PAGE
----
: Senate of the United States of America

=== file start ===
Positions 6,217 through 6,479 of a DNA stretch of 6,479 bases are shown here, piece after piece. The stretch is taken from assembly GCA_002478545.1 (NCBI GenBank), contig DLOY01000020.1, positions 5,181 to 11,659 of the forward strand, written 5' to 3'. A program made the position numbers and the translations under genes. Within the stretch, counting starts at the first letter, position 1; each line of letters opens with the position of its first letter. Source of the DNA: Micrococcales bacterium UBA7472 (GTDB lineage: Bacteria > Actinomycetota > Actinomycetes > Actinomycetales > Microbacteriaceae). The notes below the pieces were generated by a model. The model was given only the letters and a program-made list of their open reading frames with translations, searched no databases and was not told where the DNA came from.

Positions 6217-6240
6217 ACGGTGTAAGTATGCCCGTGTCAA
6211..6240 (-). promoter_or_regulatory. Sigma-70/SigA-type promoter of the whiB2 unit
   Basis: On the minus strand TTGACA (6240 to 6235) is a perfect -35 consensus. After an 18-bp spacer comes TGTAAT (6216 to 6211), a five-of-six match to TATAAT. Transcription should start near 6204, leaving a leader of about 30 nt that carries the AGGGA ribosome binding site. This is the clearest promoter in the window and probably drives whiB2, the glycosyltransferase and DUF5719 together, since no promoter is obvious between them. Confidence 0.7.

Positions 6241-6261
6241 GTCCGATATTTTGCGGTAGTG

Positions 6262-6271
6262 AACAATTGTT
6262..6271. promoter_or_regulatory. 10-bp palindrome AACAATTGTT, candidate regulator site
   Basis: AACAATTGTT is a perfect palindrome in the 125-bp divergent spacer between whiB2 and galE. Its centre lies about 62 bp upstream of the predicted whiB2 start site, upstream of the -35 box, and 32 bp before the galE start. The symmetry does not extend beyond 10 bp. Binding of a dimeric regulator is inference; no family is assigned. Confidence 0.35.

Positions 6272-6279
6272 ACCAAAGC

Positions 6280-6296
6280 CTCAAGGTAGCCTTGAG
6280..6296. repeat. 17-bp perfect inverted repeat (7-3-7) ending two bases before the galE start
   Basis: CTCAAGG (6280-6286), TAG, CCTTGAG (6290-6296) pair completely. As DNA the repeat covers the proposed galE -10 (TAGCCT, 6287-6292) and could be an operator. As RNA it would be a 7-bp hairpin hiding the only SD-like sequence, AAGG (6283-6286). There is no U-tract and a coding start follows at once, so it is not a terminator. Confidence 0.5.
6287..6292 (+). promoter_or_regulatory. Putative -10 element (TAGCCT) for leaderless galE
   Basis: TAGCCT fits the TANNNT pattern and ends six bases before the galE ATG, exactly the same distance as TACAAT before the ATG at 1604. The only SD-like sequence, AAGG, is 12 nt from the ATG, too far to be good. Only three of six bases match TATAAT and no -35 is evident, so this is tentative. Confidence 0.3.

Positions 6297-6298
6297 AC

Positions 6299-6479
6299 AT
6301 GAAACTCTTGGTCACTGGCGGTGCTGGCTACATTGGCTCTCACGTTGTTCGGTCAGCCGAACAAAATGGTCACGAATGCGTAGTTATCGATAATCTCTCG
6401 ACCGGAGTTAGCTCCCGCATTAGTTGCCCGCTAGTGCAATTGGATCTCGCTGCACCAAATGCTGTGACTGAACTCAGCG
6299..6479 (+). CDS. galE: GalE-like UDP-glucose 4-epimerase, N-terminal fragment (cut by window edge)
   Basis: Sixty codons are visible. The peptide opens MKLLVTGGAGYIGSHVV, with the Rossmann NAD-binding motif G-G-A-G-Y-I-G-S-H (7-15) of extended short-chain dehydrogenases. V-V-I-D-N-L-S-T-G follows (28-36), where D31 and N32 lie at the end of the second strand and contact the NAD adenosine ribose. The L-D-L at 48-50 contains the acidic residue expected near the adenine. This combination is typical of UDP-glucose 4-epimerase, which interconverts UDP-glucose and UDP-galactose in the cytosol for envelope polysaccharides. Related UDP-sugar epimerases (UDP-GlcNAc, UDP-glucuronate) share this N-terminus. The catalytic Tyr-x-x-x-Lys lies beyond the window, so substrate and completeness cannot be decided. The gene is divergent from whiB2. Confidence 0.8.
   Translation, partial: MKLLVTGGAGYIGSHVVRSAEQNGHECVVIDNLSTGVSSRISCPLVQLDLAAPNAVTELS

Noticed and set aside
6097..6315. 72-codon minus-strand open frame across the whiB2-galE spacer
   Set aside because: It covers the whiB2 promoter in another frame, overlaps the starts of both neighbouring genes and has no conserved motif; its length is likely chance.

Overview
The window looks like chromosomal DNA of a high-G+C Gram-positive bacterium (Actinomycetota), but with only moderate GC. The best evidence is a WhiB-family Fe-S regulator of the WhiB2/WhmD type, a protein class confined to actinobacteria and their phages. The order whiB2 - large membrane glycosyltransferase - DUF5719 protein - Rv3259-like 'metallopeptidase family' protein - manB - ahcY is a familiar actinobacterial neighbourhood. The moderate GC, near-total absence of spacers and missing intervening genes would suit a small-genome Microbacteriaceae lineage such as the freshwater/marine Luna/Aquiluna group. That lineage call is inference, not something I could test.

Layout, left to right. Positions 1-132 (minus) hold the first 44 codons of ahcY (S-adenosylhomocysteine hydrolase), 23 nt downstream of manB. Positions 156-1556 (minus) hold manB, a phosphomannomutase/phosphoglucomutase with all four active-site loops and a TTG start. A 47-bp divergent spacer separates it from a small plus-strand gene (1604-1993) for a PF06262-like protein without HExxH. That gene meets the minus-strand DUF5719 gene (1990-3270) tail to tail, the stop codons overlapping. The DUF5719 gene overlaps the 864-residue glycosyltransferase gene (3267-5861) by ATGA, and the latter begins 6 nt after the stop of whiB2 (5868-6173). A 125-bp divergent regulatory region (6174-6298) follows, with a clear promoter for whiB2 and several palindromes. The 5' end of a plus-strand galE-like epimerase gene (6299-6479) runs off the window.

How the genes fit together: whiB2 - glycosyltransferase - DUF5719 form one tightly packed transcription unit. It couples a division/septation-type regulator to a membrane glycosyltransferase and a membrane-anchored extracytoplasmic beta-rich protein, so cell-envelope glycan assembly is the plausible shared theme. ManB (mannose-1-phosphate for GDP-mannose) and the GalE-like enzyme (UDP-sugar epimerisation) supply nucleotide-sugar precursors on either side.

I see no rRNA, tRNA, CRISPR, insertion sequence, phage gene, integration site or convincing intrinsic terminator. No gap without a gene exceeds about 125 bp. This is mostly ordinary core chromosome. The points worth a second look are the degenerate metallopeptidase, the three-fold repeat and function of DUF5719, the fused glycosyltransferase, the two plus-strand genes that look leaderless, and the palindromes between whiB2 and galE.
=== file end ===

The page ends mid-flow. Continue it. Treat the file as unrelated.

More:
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This important report compilation of testimony at a 2018 roundtable examined Chinese views on the likelihood of various potential North Korean contingencies, how China could play a role in the lead-up to or unfolding of such contingencies, and implications for the United States and the region. This roundtable explored the following: (1) Chinese thinking about potential crises and contingencies involving North Korea; (2) what the People's Liberation Army (PLA) and other stakeholders are doing to prepare for these various scenarios; (3) Chinese diplomatic activities in this area; and (4) geopolitical and security implications for the United States.This compilation includes a reproduction of the 2019 Worldwide Threat Assessment of the U.S. Intelligence Community.Content: Panel Introduction by Senator James Talent (Roundtable Co-Chair) * 1. Carla Freeman, Ph.D. Associate Research Professor and Director of the Foreign Policy Institute, Johns Hopkins University, School of Advanced International Studies * 2. Oriana Skylar Mastro, Ph.D. Assistant Professor of Security Studies, Edmund A. Walsh School of Foreign Service, Georgetown University and Jeane Kirkpatrick Scholar, American Enterprise Institute * 3. Yun Sun, Co-Director of the East Asia Program and Director of the China Program, Stimson CenterTensions remain high on the Korean peninsula following last year's series of nuclear and missile tests by North Korea. Recent diplomatic efforts including President Trump's decision to hold a summit with North Korean leader Kim Jong-un and Kim's meeting with Chinese President Xi Jinping in Beijing present an opportunity--welcome--to deescalate tensions and find a negotiated solution to the crisis. However, the checkered history of nuclear diplomacy with North Korea should temper our expectations about the prospects for success. Even with the emerging diplomatic process, the potential for upheaval in the peninsula remains real. One question we'll explore today is what could happen that would cause a crisis? Although we cannot predict the future, understanding how a crisis could start will help us watch for signs of developing greater instability. Another issue that merits close examination is what could happen in the aftermath of a contingency in North Korea? What might the long-term political future of the Korean peninsula look like? Is it possible to achieve both denuclearization and stability given the competing the priorities of the United States, China, North Korea and South Korea? What about Japan and Russia? Forging a common vision that addresses the major concerns of all parties will pose a difficult challenge. If the North Korean regime does collapse, whether from its internal weakness or in the course of a conflict, the United States will have to secure American interests on the peninsula while minimizing the risks of armed conflict with China. Effective mechanisms for cooperation and deconfliction with Beijing could help reduce the likelihood of miscalculations that result in clashes between U.S. and Chinese military forces. The Commission will continue to watch the situation in North Korea closely as it constitutes a major issue in U.S.-China relations and threatens the stability of Northeast Asia.